Go to Homepage   Danielle Dufayet: Oh Momma!

 

Crescent Blues Book ViewsImage:four moon gifDanibooks Publishing (Trade Paperback), ISBN 0-9701291-0-6
On the surface Oh Momma! sounds like a wonderful idea. As the husband of a single mother with children, I can understand the direction Danielle Dufayet attempts to pursue -- a do-it-yourself guide to the traps and pitfalls of second time relationships that include children. Unfortunately I don't think Oh Momma! quite fills the bill.

Book: Catherine Asaro, The Pheonix CodeWith 19 chapters covering such areas as a boyfriend's intentions and dealing with emotions, children, sex and ex-husbands, Dufayet gives thoughtful comments on the best way to handle these situations.

However, Oh Momma! tends to provide a commentary instead of serving as a guide. Dufayet offers little more than obvious, common sense suggestions and observations. I guess some men may not realize they cannot take the place of a child's real father, and that a single mother carries a depth of responsibility far beyond that of a single woman. Hopefully most men do appreciate these factors -- if not, then this book renders a poor reflection on the intelligence of the average male.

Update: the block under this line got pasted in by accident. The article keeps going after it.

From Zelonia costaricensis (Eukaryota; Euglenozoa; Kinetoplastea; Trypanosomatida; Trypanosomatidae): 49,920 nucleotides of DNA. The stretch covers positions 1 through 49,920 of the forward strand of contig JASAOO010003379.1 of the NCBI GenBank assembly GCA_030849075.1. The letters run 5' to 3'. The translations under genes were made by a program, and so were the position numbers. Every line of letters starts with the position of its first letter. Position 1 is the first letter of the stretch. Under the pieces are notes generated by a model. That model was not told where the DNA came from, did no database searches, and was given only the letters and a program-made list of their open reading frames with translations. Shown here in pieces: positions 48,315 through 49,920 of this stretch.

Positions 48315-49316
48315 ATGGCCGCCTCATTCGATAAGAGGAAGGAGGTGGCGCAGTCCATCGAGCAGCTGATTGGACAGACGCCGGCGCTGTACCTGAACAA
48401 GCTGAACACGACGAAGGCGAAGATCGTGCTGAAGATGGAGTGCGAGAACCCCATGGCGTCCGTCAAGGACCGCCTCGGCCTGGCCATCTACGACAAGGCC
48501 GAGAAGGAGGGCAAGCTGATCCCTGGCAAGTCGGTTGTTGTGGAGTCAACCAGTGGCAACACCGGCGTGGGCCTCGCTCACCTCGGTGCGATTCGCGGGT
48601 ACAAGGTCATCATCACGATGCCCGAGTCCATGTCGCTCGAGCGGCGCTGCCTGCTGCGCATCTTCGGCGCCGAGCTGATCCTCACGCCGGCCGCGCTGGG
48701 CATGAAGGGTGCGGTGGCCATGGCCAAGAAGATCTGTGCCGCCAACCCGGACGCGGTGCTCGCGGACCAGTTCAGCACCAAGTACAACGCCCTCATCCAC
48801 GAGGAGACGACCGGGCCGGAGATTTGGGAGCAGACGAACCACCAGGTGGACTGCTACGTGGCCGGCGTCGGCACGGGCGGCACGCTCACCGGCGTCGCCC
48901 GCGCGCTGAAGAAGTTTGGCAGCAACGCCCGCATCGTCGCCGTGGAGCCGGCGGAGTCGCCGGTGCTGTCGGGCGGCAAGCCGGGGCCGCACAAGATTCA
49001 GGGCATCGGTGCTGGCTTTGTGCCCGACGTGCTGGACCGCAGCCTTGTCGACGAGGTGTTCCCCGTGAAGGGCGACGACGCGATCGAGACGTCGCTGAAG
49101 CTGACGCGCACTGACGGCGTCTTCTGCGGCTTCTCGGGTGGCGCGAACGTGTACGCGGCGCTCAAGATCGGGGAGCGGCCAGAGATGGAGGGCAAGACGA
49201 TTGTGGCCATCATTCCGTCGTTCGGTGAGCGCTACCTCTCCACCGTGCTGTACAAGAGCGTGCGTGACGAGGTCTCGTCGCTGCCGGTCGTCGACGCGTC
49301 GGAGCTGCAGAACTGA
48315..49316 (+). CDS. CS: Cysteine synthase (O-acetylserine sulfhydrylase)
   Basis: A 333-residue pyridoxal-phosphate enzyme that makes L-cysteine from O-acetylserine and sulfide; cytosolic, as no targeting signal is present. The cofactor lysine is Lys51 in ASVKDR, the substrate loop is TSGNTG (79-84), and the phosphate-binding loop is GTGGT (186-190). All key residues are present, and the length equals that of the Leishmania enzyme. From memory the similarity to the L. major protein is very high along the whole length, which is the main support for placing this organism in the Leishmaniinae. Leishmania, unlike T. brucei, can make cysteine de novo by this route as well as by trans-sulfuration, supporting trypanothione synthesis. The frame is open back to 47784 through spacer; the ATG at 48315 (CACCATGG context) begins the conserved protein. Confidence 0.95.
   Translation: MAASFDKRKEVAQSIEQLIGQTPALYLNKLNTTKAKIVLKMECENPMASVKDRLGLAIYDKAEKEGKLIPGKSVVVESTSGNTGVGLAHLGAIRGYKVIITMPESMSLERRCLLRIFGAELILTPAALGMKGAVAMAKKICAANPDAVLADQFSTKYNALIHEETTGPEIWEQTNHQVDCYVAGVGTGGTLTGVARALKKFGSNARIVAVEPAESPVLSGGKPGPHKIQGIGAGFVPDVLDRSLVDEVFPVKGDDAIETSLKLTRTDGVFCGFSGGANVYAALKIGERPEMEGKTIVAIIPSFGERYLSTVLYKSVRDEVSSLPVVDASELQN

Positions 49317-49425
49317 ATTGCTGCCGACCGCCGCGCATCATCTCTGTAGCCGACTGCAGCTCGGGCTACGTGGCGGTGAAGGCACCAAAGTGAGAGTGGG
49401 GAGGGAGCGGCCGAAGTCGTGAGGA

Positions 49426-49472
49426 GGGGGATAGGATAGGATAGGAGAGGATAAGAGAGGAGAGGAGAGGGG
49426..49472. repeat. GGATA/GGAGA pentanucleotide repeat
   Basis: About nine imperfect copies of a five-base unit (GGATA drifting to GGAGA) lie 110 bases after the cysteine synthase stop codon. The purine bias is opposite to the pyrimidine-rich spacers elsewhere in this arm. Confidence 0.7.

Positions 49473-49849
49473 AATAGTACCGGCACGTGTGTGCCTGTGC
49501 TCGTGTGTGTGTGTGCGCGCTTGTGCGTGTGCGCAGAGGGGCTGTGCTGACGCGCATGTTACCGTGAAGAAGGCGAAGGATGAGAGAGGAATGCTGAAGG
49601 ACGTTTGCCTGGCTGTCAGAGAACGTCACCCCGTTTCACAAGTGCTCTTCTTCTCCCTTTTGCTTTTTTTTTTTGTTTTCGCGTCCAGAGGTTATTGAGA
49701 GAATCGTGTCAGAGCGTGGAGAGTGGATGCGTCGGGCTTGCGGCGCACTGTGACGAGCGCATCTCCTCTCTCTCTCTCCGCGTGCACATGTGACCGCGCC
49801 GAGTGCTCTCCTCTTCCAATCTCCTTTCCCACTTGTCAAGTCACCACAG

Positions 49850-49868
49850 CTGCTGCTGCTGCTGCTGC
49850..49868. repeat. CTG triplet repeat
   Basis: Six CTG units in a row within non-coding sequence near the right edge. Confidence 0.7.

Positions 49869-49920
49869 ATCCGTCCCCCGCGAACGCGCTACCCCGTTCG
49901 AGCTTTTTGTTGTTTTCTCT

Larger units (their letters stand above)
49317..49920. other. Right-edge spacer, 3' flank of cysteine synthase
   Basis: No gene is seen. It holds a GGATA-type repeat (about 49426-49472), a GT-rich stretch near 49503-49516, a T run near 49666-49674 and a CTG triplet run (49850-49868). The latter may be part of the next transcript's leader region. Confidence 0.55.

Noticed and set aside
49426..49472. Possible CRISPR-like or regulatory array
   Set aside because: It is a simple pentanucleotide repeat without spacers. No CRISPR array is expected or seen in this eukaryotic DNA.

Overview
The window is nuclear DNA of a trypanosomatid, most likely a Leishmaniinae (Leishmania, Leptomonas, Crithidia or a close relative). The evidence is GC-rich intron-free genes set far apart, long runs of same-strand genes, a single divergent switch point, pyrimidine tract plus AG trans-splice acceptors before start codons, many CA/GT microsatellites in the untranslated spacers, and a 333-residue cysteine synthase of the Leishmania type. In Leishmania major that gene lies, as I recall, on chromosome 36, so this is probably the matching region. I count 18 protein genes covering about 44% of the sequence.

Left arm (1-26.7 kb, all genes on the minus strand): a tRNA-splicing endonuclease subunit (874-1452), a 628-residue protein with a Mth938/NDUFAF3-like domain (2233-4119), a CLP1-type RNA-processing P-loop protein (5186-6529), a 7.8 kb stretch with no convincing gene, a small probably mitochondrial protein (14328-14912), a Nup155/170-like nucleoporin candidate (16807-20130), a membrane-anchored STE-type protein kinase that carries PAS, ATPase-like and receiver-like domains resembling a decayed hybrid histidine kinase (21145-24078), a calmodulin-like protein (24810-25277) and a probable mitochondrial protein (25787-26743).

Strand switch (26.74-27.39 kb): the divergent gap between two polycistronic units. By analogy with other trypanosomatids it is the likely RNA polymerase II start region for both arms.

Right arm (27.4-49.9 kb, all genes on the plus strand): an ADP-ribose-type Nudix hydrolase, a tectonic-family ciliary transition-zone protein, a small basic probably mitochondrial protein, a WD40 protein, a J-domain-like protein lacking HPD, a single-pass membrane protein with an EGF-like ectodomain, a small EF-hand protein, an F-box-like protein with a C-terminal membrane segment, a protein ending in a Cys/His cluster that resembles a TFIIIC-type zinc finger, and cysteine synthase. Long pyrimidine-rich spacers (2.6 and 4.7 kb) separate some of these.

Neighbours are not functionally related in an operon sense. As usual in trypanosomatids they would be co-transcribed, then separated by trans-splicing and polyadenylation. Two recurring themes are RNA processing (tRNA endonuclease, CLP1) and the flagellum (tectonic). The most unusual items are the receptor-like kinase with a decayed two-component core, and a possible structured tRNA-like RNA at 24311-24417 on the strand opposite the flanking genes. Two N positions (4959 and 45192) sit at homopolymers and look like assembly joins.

The book lacks a lot in depth. For example, in the chapter that one would think would appeal to most men -- "Sex (finally, what you've been waiting for)" -- the author takes an entire chapter (all 345 words of it) to instruct readers to lock their bedroom doors. You would think that a topic so rife with possibilities for dialog and opportunities to smooth both sexes' confused expectations would inspire more than: "Well, duh."

I'd like to say more about Oh Momma! but I don't want to give away all the secrets contained in this slim, 65-page booklet. Oh Momma! does give some honest insight and a vision of the relationship from the other side. Alas, priced at $9.95, it doesn't provide enough of that kind of insight for this particular reader to recommend it.

Stephen Smith

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